Tattoos have become so popular in pop culture that the most recent fad is designer tattoos made out of real gold for formal events such as weddings. Though costing more than five hundred dollars a design, they have gained popularity overseas with an interesting leap. It is estimated that a striking *15% of the world’s population has at least one tattoo. Currently there is only a one percent gap between the number of men to women that have at least one tattoo. So, how did something become so popular when only a few short decades ago individuals went to great lengths to cover up their art? Short answer – pop culture.
Tattoos have been in practice since before recorded history. Oetzi the Iceman being the first noted human to have them over 5300 years ago. Even today, Samoan tattoos, or tatau, take months to achieve and are extremely painful and intricate. Starting from the waist to the knee of its owner, men are the main wearers of the pe’a. Though the malu, the female tatau, is no less important. The Samoan tatau has been a tradition for over two thousand years and little has changed in the way of how the Samoan tatau or pe’a/malu is achieved. Cultures like the Samoan have never swayed from their traditional tattooing techniques, nor has the popularity waned among them. They are as important today among its people as then were in their infancy.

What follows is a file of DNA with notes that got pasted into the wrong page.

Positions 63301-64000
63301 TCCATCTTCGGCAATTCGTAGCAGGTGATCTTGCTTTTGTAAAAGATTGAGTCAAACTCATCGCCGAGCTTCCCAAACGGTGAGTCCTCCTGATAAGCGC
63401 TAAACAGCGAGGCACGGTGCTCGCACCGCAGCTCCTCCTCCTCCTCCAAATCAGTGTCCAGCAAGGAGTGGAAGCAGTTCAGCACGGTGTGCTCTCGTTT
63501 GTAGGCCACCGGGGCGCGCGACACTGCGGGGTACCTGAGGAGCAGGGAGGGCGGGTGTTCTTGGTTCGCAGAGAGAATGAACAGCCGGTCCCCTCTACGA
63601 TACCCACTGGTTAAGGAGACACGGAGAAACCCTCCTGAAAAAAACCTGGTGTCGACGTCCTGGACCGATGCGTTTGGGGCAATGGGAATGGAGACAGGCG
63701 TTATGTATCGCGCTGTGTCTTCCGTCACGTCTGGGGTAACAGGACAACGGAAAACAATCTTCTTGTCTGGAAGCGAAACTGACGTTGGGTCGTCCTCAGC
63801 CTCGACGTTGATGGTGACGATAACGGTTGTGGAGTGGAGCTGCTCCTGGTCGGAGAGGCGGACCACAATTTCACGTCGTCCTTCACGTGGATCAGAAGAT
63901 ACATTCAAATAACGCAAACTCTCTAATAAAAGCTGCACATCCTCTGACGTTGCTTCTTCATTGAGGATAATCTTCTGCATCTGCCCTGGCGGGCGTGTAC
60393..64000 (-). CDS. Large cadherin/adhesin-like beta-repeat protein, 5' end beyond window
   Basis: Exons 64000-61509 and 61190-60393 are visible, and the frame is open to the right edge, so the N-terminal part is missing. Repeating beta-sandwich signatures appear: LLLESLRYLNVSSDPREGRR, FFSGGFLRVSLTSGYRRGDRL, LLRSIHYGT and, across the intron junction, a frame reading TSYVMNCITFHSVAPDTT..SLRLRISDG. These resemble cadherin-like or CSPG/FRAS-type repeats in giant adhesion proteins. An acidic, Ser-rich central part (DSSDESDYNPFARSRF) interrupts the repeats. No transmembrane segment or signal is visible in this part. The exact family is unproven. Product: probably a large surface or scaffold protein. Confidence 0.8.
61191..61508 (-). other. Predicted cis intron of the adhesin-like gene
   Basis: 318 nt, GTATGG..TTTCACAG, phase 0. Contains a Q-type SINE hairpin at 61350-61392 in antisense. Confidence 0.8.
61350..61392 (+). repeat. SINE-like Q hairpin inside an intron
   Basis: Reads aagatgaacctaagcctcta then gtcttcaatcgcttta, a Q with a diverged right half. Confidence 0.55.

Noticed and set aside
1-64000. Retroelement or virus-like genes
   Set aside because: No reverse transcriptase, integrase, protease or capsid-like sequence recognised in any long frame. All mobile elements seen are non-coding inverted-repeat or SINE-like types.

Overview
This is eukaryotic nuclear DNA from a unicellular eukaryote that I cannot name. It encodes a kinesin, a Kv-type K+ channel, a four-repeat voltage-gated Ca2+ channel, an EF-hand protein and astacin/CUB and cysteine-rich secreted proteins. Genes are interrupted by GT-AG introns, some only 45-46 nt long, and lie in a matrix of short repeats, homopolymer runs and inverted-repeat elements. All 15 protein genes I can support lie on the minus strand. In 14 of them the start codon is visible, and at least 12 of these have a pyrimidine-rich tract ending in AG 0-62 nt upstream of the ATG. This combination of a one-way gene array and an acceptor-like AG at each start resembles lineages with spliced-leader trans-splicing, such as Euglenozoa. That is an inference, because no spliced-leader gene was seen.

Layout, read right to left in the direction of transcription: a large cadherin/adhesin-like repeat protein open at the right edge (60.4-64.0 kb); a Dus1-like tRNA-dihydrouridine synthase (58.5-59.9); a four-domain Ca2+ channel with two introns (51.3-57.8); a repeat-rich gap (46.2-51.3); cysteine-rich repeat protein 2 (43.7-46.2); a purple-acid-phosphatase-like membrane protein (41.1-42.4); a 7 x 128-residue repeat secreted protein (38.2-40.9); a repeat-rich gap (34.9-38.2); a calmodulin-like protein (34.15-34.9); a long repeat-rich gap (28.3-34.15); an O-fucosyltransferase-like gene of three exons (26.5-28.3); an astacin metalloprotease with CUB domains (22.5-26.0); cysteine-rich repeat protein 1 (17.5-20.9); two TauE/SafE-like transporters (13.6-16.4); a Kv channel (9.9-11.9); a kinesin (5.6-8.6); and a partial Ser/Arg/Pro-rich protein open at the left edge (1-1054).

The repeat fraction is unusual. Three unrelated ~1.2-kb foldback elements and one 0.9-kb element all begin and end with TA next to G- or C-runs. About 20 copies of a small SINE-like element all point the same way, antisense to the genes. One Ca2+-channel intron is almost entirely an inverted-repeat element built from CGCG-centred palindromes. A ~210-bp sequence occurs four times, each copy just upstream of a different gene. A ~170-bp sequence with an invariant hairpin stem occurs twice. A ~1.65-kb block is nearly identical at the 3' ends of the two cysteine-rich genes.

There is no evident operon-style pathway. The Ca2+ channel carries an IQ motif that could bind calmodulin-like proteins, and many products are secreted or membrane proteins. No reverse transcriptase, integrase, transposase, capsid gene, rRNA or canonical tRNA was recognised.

In America, our traditional tattoos deal more with style than with technique. Though over the years we have adopted techniques such as traditional Japanese and Polynesian, however, they’re novelties and a practice that without serious financial resources are not a typical avenue for most. But why? The answer is pain and time.
For most of society the thought of having to wait three months or more to own a tattoo let alone endure the constant pain involved in receiving it would be insane and out of the question. This is where the difference between tradition and pop culture tattooing violently collides.
Traditional tattooing is a rite of passage that is proudly displayed by its wearer like a badge of honor; a gift from the Gods. Not only does the pain endured by the individual mean something to them, it means just as much to their peers. Though it has happened, most traditional tattoos are never removed and never an impulse decision. The number of tattoos gotten on a whim or unplanned is staggering among peers following pop culture and the expense of those tattoos are often tripled due to removal costs and scarring. When there is little to no reason behind the ink, it becomes a liability to its wearer.
*Harris Poll 2003